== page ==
By Ashok Boghani
Now on to different instruments involved in WCM I will mainly deal with a symphony orchestra, because that’s where most instruments are deployed. As we will see, other types of music can be performed with fewer instruments, including many with just one.
The image below shows different instruments and how the players sit in an orchestra. You should note that the instruments are classified in four groups, brass, woodwinds, percussion and strings.
Note that in most cases more than one instrument is deployed. There are two reasons for doing that: (1) multiple instruments playing the tune create a marvelously rich sound and (2) they create louder sound than that produced by a single instrument, which was important in the days before amplification was invented.
The string sections are the backbone of the orchestra. They have four types of instruments—the largest, and the ones with the deepest sound are called double basses. Then, going smaller, you have cellos, violas and violins.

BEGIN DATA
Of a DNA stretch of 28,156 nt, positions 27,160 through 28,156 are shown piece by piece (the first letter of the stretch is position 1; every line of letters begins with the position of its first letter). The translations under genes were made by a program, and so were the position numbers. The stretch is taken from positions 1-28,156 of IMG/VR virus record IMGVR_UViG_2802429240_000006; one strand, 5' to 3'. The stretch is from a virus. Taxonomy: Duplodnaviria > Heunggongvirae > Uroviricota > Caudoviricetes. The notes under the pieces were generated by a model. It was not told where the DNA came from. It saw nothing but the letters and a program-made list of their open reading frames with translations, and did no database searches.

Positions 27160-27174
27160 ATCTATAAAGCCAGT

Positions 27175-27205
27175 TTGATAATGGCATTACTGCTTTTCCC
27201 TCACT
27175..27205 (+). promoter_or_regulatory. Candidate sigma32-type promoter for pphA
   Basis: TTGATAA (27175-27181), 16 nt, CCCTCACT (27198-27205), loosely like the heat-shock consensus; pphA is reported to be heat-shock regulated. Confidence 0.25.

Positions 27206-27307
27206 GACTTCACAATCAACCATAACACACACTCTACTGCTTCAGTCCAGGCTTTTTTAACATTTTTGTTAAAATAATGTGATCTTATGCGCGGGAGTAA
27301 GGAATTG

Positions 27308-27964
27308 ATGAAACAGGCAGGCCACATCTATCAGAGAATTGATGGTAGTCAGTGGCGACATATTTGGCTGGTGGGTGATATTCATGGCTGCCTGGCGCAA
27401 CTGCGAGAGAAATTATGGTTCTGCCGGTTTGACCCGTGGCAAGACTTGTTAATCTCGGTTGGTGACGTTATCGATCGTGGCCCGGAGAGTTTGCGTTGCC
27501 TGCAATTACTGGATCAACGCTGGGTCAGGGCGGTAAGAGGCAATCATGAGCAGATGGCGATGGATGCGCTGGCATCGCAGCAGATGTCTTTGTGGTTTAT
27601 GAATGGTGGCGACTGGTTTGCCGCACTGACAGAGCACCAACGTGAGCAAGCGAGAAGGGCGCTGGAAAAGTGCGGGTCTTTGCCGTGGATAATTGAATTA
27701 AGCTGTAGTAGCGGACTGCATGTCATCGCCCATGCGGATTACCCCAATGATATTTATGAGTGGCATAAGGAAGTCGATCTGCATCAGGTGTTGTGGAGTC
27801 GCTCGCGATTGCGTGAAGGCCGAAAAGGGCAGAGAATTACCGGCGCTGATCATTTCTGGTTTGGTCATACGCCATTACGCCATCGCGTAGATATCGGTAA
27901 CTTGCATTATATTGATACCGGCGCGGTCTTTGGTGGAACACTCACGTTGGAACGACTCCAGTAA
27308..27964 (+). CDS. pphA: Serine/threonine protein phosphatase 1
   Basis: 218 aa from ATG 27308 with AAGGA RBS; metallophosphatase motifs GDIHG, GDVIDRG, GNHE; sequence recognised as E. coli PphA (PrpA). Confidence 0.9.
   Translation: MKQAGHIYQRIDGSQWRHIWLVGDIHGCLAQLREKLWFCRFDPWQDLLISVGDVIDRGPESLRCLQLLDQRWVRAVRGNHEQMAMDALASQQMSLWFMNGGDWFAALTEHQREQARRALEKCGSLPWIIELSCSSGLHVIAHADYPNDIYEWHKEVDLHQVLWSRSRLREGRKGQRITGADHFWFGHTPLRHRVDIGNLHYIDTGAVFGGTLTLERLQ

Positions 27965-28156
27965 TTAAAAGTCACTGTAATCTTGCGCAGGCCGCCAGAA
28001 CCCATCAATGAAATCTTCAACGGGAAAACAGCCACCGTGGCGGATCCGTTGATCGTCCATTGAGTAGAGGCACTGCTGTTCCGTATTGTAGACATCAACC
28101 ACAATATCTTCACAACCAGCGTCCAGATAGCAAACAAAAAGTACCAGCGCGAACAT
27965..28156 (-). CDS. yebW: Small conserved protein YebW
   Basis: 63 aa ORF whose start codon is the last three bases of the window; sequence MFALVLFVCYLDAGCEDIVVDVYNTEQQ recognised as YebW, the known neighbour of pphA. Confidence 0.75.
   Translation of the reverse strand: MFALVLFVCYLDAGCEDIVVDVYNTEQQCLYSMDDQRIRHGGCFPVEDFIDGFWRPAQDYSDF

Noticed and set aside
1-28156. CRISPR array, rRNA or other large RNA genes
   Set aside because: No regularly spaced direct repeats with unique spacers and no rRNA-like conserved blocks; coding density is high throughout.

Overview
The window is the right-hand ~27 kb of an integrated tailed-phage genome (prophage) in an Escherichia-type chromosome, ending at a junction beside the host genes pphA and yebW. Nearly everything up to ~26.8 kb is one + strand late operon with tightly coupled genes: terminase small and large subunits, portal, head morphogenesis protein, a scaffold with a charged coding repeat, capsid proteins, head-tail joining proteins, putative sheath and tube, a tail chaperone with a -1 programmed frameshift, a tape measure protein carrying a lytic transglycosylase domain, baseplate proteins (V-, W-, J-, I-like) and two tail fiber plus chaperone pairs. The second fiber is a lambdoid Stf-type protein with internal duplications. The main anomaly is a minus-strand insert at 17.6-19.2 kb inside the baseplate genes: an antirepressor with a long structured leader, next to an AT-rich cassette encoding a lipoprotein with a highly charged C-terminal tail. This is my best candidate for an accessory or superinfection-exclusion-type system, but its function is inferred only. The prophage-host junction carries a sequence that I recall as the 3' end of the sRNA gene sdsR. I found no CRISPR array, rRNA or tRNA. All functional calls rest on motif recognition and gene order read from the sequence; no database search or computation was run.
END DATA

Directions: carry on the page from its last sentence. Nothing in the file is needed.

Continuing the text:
The woodwinds are oboes, clarinets, bassoons and flutes. They provided deeper colors to the composer’s pallet. The brass group, which provides light, shimmering colors, is composed of trumpets, trombones, tubas and French horns. Finally, assorted drums and other instruments that make sound when hit, are all members of the percussion group. As I had mentioned before, unlike in the case of ICM, one can get rhythm without using percussion instruments in WCM. That having been said, listen to the power of percussion in this popular piece of music written by Richard Strauss.
Listen to the brass section introducing the theme followed by the strings. It is however, the percussion of a kettledrum and cymbals that carry this memorable composition that featured in the film 2001: A Space Odyssey. No need to listen to the whole thing, just the first two minutes.
OK, back to the instruments.
Listen to this “Young Person’s Guide to the Orchestra” written by Benjamin Britten in 1945, based on music composed by another British composer, Henry Purcell. It is a little long but it shows what each instrument sounds and how together they create beautiful music.